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The Sweetest Thingby Fiona Shaw
Synopses & Reviews
When Harriet, a working-class girl who, with her friend Mary has left her coastal job of collecting and gutting fish, stops on a bridge in her newly adopted home in York, she is approached by an upper-class gentleman. Samuel is a Quaker, a good soul, and a man interested in the new science of photography. He also collects photographs of working-class girls in their working clothes. Samuel invites the girls to come to his friend's studio. While Mary is almost instantly lost to the art of photography, Harriet, a sturdier sort, goes on to get a job in the Quaker-owned Wetherby's Chocolate Factory. She soon catches the eye of a young clerk who is one of the favourites of the owners and through him discovers the deadly rivalry between the chocolate-makers.
Samuel is also taken with the young Harriet, though because of class, he watches her from afar, until his sister — "mad Grace" locked away in an asylum — becomes part of their mutual story.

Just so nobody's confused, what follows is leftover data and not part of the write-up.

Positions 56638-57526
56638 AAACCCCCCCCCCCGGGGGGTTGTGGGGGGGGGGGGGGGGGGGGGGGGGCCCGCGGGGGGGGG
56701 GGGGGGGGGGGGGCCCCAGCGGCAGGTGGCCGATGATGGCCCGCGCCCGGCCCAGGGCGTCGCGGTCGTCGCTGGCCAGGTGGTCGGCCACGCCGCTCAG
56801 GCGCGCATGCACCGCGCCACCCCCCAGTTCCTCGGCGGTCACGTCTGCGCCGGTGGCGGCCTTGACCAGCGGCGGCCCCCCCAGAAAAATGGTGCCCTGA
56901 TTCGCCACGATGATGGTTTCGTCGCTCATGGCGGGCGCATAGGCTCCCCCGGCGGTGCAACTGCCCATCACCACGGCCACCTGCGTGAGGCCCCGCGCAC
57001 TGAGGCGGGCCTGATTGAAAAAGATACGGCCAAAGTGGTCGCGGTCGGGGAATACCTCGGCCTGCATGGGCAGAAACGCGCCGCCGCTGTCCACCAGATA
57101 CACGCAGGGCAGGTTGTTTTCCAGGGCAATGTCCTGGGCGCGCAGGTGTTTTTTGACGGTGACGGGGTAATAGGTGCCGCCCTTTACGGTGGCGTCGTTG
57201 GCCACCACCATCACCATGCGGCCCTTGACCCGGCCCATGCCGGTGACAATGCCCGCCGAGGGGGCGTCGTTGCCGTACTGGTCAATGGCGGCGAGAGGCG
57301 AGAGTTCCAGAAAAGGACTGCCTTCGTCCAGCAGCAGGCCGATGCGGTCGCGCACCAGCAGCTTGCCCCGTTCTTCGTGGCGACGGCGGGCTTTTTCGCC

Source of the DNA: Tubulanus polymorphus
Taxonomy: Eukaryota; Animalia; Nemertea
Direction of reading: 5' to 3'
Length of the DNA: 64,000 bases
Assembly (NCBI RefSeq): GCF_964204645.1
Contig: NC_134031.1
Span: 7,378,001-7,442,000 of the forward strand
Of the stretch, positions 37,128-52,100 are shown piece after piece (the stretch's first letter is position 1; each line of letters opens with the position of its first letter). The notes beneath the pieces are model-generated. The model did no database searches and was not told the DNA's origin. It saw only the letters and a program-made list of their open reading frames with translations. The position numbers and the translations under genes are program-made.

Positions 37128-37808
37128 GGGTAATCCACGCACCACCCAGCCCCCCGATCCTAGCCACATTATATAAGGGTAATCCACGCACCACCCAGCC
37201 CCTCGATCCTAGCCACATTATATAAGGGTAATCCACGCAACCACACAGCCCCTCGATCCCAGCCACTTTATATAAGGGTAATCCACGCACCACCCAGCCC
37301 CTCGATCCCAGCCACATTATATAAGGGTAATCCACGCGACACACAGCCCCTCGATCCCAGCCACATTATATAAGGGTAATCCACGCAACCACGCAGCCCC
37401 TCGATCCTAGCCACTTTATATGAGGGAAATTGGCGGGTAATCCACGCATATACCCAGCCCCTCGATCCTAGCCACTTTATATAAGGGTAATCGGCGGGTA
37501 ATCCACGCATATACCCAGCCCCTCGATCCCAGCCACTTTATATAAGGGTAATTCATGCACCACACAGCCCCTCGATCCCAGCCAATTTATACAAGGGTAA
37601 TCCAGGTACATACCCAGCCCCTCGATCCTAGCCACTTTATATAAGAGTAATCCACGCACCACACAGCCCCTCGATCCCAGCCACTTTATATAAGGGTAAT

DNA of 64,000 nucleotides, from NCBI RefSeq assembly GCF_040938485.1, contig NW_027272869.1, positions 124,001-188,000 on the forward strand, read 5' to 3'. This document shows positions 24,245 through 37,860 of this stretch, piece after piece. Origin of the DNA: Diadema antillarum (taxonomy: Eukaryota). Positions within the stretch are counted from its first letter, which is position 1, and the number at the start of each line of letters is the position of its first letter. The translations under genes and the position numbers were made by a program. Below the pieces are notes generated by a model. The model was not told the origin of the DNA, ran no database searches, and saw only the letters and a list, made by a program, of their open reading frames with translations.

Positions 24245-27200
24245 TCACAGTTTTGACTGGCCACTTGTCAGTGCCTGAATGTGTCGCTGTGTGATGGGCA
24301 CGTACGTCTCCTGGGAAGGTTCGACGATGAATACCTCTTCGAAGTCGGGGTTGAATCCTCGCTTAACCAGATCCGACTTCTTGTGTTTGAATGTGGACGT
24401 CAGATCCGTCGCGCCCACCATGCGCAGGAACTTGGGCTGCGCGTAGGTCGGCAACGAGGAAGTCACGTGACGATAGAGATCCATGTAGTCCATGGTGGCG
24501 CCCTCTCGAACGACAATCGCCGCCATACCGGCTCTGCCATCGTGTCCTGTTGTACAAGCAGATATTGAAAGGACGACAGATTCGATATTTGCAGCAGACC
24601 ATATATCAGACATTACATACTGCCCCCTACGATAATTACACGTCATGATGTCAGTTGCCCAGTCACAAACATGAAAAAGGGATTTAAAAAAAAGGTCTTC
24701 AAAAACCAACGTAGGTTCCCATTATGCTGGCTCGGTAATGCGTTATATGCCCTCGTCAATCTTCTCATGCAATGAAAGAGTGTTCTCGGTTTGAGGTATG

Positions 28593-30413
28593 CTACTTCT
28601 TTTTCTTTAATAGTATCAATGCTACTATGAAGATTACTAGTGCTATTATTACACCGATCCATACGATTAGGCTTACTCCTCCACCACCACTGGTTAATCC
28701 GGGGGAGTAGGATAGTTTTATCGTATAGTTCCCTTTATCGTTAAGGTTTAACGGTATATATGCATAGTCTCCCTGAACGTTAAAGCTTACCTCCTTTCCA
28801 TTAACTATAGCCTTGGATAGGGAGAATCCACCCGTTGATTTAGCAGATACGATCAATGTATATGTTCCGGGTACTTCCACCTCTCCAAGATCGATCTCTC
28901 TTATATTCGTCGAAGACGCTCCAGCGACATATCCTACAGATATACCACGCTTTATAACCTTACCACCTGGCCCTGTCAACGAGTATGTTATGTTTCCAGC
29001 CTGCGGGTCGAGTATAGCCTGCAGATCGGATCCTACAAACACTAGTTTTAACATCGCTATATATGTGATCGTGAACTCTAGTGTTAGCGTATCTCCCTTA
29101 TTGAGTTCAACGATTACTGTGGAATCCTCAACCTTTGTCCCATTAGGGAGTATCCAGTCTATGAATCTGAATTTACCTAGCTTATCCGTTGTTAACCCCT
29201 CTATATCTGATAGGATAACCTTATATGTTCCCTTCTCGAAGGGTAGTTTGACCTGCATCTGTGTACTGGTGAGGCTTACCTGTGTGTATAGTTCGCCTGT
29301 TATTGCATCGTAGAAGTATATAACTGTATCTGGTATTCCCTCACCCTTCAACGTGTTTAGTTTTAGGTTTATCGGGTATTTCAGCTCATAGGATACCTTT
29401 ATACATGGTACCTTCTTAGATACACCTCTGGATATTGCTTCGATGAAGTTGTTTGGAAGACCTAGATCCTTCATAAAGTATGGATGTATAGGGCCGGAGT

Set in York in the early 1900s, The Sweetest Thing is a true Victorian novel with a large cast and wonderfully intriguing subplots, set at a moment of great social change.
"The Sweetest Thing captures all the mouth-watering sweetness of desire (for freedom, for cocoa, for a face in a photograph), as well as the dusty grit it leaves on the lips." Emma Donoghue
"[R]ichly researched, warmly characterised and admirably humane." Daily Mail
A brilliant historical novel about working girls and upper-class men; about photography and chocolate factories; about mad women and Quakers.
About the Author
Fiona Shaw lives in York. She is the author of the extrarordinary memoir of post-natal depression, Out of Me.
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